‘The Care & Feeding of Long Poems’

  • John Haffenden


Early in his work on The Dream Songs, Berryman wondered whether to provide them with an ‘argument’ in the classical sense, or else to borrow the attitude of Juan Maria Cecchi (1518–89), ‘who in La Dote refused to tell the Argument “since men today are so intelligent that they understand without having so many arguments beforehand” ’.1 If Berryman had employed Cecchi’s policy, it would have been in a spirit of self-defensive irony combined with sarcasm. Problems of form and structure in The Dream Songs have vexed all Berryman’s critics, not least because of his self-declarations in a number of interviews, such as: ‘I was aware that I was embarked on an epic.’ 2 No extended study of Berryman’s work has been able to avoid the question, mainly because of the poet’s insistence that The Dream Songs must be taken as one poem, not as an accumulation of lyrics with certain features of diction or theme in common. The fact that Berryman has taken pains to divide the Songs into seven books of unequal length, in the midst of which—the fourth book—the hero of the work is dead, arouses expectations of clearly discernible narrative or, at least, that each book might be, as Berryman put it provocatively, ‘rather well unified, as a matter of fact’.3 In the same place, he declared:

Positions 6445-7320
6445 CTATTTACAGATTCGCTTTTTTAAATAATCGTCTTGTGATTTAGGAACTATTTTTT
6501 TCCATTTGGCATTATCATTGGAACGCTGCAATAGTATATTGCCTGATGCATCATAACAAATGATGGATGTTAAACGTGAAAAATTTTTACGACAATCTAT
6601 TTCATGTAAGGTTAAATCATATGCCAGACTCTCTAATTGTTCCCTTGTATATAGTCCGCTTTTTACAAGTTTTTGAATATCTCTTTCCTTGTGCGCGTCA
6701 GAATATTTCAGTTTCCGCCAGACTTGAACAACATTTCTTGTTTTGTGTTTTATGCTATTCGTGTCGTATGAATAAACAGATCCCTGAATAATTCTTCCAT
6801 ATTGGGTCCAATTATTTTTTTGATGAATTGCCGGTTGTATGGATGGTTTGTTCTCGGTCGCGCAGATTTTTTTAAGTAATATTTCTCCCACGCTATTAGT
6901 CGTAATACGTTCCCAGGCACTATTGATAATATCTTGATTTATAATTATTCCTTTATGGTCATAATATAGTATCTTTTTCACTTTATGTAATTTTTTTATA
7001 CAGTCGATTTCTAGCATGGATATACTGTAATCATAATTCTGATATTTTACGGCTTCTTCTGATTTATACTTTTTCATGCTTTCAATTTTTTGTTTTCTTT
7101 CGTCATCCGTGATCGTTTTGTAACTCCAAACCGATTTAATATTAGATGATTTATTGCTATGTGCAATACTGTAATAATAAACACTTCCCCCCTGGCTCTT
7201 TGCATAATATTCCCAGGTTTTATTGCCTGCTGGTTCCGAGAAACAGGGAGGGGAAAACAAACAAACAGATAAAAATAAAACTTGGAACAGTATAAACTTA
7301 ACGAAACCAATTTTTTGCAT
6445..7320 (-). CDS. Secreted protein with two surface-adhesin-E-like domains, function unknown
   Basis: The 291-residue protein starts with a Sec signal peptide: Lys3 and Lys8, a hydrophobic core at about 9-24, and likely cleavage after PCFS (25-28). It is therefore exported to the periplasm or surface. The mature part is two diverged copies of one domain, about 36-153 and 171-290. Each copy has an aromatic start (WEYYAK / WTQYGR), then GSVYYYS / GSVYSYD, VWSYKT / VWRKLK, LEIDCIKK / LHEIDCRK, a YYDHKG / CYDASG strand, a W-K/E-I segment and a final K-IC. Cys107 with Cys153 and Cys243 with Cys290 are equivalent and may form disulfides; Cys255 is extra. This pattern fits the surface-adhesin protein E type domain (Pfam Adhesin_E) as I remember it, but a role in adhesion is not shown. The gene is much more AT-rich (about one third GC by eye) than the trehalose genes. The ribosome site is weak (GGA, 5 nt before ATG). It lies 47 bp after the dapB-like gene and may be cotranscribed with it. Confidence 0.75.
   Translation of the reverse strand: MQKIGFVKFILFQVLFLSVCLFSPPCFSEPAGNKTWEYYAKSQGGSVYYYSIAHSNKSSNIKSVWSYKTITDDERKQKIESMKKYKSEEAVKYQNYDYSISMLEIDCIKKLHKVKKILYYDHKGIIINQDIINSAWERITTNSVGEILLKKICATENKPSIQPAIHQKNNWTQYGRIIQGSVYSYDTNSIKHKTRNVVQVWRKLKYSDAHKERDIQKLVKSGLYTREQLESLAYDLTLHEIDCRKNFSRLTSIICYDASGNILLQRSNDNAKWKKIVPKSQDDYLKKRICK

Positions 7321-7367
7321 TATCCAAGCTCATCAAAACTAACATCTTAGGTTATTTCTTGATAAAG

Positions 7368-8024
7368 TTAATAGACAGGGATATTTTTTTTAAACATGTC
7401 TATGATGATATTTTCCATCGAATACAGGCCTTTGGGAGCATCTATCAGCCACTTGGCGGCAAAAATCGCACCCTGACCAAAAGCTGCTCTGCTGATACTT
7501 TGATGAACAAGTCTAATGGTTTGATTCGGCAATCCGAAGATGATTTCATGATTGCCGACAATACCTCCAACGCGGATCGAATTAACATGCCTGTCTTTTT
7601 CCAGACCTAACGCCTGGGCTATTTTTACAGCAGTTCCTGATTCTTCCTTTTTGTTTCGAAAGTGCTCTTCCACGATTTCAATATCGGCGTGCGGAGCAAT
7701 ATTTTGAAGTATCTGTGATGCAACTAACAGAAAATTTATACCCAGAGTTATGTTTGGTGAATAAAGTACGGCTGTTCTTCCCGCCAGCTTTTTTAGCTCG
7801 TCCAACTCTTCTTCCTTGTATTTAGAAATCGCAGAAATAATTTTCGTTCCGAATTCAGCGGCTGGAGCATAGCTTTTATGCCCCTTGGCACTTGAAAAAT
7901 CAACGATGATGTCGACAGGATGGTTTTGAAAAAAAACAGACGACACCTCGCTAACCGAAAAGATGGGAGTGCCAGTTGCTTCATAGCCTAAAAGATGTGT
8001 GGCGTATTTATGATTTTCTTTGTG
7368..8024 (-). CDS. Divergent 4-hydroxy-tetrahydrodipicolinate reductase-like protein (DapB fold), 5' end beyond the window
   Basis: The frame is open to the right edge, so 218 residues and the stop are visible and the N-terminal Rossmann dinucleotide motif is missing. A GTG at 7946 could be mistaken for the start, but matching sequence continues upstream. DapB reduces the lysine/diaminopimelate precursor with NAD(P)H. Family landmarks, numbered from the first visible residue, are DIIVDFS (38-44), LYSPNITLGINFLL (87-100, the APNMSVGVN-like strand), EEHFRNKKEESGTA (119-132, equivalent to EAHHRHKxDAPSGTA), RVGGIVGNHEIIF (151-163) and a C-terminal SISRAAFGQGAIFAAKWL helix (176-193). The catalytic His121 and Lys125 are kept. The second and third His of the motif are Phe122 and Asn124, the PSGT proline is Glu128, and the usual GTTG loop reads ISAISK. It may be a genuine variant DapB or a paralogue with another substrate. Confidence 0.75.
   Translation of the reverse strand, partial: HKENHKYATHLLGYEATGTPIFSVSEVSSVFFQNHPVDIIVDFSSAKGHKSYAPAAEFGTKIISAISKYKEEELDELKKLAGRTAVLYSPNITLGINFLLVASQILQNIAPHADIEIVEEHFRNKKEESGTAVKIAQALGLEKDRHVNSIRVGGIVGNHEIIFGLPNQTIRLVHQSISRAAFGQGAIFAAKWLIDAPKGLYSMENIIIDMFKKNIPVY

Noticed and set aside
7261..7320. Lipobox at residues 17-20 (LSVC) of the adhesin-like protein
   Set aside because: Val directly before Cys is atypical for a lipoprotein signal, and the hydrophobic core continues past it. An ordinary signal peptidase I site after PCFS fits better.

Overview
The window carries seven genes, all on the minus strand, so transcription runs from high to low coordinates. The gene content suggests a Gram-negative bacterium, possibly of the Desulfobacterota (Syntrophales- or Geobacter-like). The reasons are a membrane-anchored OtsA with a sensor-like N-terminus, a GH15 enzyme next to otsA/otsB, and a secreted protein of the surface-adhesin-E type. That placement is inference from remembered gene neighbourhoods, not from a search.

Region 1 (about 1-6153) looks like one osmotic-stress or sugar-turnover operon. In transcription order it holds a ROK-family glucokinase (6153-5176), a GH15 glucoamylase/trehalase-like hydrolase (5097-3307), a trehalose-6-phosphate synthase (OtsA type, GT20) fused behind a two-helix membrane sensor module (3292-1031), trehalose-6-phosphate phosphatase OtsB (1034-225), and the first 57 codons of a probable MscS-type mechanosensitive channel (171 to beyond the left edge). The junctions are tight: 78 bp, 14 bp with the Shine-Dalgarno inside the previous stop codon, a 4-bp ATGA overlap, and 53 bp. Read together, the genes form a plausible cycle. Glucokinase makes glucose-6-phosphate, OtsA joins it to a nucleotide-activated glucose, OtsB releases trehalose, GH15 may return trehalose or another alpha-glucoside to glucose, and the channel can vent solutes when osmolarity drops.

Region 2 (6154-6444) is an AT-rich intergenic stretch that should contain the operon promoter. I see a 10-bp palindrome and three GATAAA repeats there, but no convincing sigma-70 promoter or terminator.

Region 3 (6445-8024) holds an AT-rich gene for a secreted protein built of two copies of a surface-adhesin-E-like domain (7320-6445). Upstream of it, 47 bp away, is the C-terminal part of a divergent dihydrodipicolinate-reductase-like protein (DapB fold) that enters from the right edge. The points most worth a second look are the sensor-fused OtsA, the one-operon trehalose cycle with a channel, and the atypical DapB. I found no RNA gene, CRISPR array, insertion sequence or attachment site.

Moral Responsibility Critical Commentary Narrative Structure Black Book Divine Comedy 
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© John Haffenden 1980

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  • John Haffenden

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